Really, who needs science when you’ve got dragons? But if you want both, check out this article by Marc Lallanilla all about the science of Game of Thrones, including handy explainers on incest, wildfire, and never-ending seasons.

News from the Dark – Science for The People

#259 - News from the Dark

#259 – News from the Dark

This week, Science for The People is peering out into the black to learn about deepest space, and our own night sky. They talk to Bad Astronomer Phil Plait, about recent measurements of gravity waves, and what they tell us about the birth of the Universe. They also speak to journalist and essayist Paul Bogard about his book “The End of Night: Searching for Natural Darkness in an Age of Artificial Light.” And Noisy Astronomer Nicole Gugliucci tells them about a project using citizen science to map the surface of the moon.

The Art of Science: So Over the Horizon

Fox, New Zealand, from Caleb Cain Marcus,  A Portrait of Ice

Fox, New Zealand, from Caleb Cain Marcus, A Portrait of Ice

You know how the horizon makes a more or less straight line across every landscape?  I saw a series of art photos of glaciers last night by Caleb Cain Marcus at the National Academy of Sciences that buck the convention. Although he’s shooting landscapes, Marcus messes around with the composition of his photographs so that he eliminates the horizon – you just get craggy bits of ice and then a big expanse of sky.  As the NAS blurb about the show expresses it: “Freed from the horizon, a sense of scale is lost, altering one’s experience of a landscape. It is in this unfamiliar territory that Cain Marcus hopes viewers can fully experience the persona of ice.”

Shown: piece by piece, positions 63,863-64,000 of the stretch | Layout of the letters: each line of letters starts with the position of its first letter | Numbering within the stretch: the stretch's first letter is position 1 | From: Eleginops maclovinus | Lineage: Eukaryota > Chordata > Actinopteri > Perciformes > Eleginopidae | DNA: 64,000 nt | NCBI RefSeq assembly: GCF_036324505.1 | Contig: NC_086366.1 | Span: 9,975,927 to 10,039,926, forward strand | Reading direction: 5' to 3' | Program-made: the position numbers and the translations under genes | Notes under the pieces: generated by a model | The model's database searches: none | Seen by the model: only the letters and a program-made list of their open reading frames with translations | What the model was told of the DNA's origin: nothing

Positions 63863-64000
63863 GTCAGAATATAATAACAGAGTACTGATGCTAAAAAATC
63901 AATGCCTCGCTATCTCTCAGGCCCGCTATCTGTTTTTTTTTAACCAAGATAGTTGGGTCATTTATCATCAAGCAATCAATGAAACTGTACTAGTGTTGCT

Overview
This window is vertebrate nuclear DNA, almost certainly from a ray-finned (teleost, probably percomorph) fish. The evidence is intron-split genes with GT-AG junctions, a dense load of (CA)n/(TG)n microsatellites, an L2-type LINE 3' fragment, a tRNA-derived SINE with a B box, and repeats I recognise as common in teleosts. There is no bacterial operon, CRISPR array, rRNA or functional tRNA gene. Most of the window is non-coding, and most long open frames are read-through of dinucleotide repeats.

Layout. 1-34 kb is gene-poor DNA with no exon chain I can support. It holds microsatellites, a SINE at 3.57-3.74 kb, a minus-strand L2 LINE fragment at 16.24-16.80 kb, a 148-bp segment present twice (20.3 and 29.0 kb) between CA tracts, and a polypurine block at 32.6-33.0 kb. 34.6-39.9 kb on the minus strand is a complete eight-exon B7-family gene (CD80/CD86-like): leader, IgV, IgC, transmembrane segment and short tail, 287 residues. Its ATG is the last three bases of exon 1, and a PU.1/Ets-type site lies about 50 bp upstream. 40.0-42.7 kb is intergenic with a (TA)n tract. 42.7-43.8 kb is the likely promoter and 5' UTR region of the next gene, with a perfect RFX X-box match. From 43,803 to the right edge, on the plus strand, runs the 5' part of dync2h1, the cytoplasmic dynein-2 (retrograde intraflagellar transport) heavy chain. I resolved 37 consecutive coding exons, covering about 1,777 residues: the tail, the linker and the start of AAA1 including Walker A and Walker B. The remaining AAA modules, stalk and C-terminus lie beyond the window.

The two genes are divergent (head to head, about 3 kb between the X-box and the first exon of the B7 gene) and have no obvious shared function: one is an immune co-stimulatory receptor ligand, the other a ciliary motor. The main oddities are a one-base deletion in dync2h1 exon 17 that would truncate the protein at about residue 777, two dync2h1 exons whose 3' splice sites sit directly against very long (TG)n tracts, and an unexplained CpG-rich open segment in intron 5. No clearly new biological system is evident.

But here’s the weird thing: I saw this artwork just a few days after watching Cosmos, the episode where Neil DeGrasse Tyson pointed out that, because we’re on a round planet spinning through a constantly moving universe, that line that we see as the horizon isn’t actually there. The line is a lie.

So, in making his pictures of glaciers more abstract by eliminating the horizon, Marcus is actually making them more real. And I think I just blew my own mind.

You can see the show at NAS through July 18 or see more images on Marcus’ website.